Classroom Support

How to Support Young Children's Development in Classroom

5 ways you can make a difference teaching and caring for little children

Easy, fun ways to help your student thrive.

Mark Milestones

Mark milestones like first steps and first words as your little students grow. Knowing expected developmental milestones (things that usually happen at certain ages) for each age helps you celebrate each child’s growth and also notice when a child does not reach a milestone at the expected time. Don’t worry when this happens, but don’t wait to talk to the child’s family or other professionals either. It’s important to notice and take action.

Building Brains

Be a brain builder by turning everyday activities like snack and lunch time or changing diapers and carpet time into moments that help brains grow. Back and forth, “serve and return” interactions build the brain. Get free tips and ideas to help.

Talk, Read, Sing

Talk, read, and sing to the little ones in your class, even if they are not old enough to talk back yet! It develops communication skills by helping children connect to the people, places, and things around them. Click here for free materials and ideas for simple conversation starters.

Positive Interaction

Focus on having positive back-and-forth interactions with children to help them develop the social-emotional skills needed as they grow. There are ways you can even turn challenging behaviors into positive interactions. Check them out here.

Connect with Families

It’s important to discuss a child’s growth and development with families. You can teach parents how they can be brain builders at home too! If there is a concern about a child’s development, encourage families to ask their health care provider for a developmental screening. Teach your parents about how they can be brain builders at home too!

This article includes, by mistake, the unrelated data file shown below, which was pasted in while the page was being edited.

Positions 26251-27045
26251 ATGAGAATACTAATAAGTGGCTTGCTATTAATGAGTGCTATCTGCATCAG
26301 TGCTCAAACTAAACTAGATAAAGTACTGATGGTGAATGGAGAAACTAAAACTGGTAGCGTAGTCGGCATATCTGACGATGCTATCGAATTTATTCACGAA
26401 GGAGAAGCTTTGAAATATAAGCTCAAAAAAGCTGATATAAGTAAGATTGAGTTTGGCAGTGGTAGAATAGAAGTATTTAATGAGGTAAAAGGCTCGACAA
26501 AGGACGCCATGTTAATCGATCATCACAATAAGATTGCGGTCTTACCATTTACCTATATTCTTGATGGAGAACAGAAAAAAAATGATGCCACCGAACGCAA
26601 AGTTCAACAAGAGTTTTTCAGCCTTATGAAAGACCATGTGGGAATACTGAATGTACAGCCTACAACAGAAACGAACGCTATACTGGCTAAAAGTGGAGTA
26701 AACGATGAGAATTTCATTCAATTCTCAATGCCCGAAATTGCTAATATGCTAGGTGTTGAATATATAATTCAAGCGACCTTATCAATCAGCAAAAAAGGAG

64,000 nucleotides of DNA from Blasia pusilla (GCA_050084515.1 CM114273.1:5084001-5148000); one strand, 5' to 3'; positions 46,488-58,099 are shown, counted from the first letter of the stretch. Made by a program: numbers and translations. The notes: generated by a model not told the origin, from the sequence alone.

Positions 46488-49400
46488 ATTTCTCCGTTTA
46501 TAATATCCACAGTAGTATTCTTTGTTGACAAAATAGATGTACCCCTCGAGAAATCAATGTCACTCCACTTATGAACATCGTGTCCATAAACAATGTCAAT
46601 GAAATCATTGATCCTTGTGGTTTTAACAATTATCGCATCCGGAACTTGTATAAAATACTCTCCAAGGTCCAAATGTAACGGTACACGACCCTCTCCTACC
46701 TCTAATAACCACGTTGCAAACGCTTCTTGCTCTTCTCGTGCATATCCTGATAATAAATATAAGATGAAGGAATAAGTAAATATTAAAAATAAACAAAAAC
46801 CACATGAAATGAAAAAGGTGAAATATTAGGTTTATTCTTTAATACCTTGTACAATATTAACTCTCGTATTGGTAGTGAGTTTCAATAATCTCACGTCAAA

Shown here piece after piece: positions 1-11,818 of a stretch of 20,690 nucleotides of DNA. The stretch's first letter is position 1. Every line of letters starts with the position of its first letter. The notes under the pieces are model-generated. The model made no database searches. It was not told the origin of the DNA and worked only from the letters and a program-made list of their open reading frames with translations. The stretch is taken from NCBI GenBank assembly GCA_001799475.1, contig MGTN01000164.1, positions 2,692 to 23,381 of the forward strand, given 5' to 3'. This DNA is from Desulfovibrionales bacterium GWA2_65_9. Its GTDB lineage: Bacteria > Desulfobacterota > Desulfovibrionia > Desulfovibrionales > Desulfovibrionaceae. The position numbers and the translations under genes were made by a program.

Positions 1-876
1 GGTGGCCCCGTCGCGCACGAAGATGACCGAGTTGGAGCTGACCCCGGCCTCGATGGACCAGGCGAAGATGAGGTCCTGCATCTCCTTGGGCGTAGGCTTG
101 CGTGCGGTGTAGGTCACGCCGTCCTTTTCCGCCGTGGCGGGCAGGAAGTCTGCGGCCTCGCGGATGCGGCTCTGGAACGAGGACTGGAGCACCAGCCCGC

Help is just around the corner.

Use this map to find child development resources in your area.


The perfect way to help teachers help their infants, toddlers, and preschoolers.
Vroom is a great resource full of free, easy-to-use tips and activities teachers can use to help their little students learn and grow. Check out some of their helpful videos here.

Know the signs so you and parents can act early.

Plus get free materials for your classroom.

The CDC’s “Learn the Signs. Act Early” program offers free, research-based resources to help you monitor children from age 2 months to 5 years. They provide free educational materials to share with others, along with online training for teachers with CEU accreditation.

The Mississippi State Department of Health offers free training for child care professionals. Check out their training calendar here to find a training being offered near you: MSDH Professional Development